- Well-placed to succeed in a challenging macroeconomic environment due to traveller resilience, our geographic diversification, flexible cost base, strong balance sheet and available liquidity
Recent Trading and Outlook
Continued momentum in recent trading
The continued improvement in our trading performance in recent months has been encouraging and has been driven by a further recovery of passenger numbers. The recovery is being led by domestic and leisure travel across both the Air and Rail sectors, with business and commuter travel also recovering, albeit more slowly.
The new financial year has started well with sales strengthening further to an average of 104% of 2019 levels in the first eight weeks, including revenues tracking above 2019 levels in North America, Continental Europe and the Rest of the World. This revenue performance includes the benefit from net contract gains and price increases compared to the same period in 2019. In North America, revenues are now at 131%, reflecting the ongoing recovery in domestic air travel and the strength of net gains. In Continental Europe, revenues are at 108%, with most markets performing strongly, boosted by an extended holiday season which has helped both the Air and Rail sectors. In the Rest of the World, revenues are at 106% and continuing to recover well, with strong performances in India, Australia, Thailand and Egypt partially offset by the impact of very low passenger numbers in China and Hong Kong. In the UK, sales are at 84% reflecting the higher rail to air mix of business, with the rail sector recovering more slowly.
Further medium term recovery anticipated
Whilst we continue to face into a high level of macroeconomic uncertainty and ongoing cost inflation and labour availability challenges, we believe that the travel food and beverage sector will remain structurally resilient to pressures on consumer spending and that our flexible business model will enable us to actively manage and mitigate these impacts and to deliver further improvements in profitability as the travel sector recovers.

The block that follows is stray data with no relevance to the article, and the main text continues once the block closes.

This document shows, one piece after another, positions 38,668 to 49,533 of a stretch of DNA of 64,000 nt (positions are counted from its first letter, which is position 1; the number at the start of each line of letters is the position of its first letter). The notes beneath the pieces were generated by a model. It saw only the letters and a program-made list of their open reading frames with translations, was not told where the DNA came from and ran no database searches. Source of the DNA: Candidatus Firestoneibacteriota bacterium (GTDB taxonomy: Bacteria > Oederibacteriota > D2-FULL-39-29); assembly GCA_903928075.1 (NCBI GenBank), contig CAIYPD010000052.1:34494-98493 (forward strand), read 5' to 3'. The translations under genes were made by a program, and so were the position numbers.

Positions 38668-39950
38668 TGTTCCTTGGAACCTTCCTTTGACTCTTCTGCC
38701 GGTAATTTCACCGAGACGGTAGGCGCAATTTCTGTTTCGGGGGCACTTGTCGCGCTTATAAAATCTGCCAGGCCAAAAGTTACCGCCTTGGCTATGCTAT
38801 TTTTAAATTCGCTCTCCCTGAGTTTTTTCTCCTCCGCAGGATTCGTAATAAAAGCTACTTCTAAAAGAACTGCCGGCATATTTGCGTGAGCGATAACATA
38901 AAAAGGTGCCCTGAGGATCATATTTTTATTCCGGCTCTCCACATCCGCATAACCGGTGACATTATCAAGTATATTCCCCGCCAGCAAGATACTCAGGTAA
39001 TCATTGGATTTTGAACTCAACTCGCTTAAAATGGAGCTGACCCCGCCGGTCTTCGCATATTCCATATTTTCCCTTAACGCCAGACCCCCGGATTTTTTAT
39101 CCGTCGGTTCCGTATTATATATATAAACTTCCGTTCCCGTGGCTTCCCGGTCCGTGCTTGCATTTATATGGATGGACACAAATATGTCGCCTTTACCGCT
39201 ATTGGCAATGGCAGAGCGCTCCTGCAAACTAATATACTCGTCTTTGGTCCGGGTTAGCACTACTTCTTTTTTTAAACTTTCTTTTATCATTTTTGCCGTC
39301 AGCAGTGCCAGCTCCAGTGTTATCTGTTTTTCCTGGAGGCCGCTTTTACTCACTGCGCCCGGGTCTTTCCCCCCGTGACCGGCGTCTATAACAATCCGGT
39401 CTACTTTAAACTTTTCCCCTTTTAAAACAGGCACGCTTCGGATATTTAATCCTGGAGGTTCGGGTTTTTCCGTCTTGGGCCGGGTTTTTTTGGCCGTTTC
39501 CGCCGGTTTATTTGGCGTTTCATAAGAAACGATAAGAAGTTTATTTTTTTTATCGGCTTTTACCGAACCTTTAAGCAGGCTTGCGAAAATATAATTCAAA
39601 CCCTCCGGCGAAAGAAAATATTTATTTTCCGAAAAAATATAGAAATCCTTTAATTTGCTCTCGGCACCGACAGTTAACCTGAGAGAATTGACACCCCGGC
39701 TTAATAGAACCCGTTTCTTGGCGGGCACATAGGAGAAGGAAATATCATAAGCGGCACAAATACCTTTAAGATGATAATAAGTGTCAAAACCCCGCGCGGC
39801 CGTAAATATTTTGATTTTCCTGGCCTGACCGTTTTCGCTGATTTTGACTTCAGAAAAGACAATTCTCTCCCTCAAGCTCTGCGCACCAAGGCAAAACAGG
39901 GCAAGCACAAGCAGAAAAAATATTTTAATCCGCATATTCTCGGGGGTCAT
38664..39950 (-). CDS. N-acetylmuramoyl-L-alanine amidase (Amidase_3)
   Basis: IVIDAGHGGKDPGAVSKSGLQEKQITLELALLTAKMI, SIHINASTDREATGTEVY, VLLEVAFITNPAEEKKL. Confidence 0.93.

As we look ahead to our 2023 and 2024 financial years, based on the current pace of the recovery of the travel sector, we are planning for a recovery in passenger numbers to between 85% and 90% of 2019 levels in 2023, and between 90% and 95% in 2024. Revenues are expected to include the effect of accumulated inflation between 2019 and 2023 of c.12% and between 2019 and 2024 of c.14%. In addition to this, we expect a benefit from net new contracts as we mobilise our secured pipeline. The overall pipeline of secured net contract gains is currently expected to add c.£550m to annualised revenue by 2025 (compared with 2019), when fully mobilised. Based on our planned opening programme, the pipeline will contribute cumulative net contract gains of c £200m in 2023 and £350-400m in 2024 (compared with 2019).
In total, we are planning for revenues to be in the region of £2.9-3.0bn in 2023 and in the region of £3.2-3.4bn in 2024, with a corresponding EBITDA (pre IFRS 16) in the region of £250-£280m in 2023 and £325-£375m in 2024.
These planning scenarios are consistent with our previous expectations for the like-for-like business to return to broadly pre-Covid levels of EBITDA (on a pre-IFRS 16 basis) by 2024. The additional revenues from our secured pipeline are planned to contribute incremental EBITDA, albeit the contribution will, as normal, initially include the impact of maturity and pre-opening costs.